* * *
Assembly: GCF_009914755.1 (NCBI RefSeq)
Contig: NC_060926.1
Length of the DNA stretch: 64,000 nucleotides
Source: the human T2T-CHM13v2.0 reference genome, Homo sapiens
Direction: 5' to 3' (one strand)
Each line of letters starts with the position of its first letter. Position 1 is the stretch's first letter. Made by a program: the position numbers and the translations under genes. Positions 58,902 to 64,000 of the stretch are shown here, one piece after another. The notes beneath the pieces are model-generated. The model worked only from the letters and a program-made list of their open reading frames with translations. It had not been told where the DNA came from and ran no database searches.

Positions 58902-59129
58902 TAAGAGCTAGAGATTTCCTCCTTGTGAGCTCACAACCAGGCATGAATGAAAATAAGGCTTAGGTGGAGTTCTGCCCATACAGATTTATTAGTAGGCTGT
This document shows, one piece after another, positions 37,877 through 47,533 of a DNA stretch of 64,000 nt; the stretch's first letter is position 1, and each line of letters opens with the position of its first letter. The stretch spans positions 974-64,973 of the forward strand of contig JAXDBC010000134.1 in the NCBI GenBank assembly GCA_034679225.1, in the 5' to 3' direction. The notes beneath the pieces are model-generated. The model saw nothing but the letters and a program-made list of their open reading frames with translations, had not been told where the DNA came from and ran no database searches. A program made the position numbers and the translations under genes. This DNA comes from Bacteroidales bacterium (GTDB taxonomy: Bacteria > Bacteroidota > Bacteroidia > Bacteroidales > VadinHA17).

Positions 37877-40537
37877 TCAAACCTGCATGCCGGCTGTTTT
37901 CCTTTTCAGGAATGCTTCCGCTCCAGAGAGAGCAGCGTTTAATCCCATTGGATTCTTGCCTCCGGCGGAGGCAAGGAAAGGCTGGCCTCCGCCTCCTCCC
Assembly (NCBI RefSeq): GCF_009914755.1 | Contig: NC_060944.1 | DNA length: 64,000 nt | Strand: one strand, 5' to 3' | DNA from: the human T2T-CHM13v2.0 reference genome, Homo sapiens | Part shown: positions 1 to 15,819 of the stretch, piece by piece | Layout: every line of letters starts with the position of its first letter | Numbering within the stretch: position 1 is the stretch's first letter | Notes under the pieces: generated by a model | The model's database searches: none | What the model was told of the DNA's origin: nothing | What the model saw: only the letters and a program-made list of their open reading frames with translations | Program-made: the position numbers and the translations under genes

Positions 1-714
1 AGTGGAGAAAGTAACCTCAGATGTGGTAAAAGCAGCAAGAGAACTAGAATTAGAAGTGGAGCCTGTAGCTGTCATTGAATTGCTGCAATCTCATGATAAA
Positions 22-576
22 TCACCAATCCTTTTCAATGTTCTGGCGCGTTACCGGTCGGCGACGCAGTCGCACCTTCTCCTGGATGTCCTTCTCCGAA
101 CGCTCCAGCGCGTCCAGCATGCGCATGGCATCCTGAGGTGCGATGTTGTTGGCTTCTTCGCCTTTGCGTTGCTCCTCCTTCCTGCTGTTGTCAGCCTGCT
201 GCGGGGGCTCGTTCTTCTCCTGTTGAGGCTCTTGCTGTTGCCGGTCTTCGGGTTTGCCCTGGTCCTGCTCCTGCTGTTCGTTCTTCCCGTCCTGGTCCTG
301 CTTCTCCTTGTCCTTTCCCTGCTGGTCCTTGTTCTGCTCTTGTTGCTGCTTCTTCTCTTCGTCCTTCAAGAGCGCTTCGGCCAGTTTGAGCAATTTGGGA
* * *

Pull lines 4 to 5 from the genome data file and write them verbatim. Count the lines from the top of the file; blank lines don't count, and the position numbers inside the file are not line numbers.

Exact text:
Source: the human T2T-CHM13v2.0 reference genome, Homo sapiens
Direction: 5' to 3' (one strand)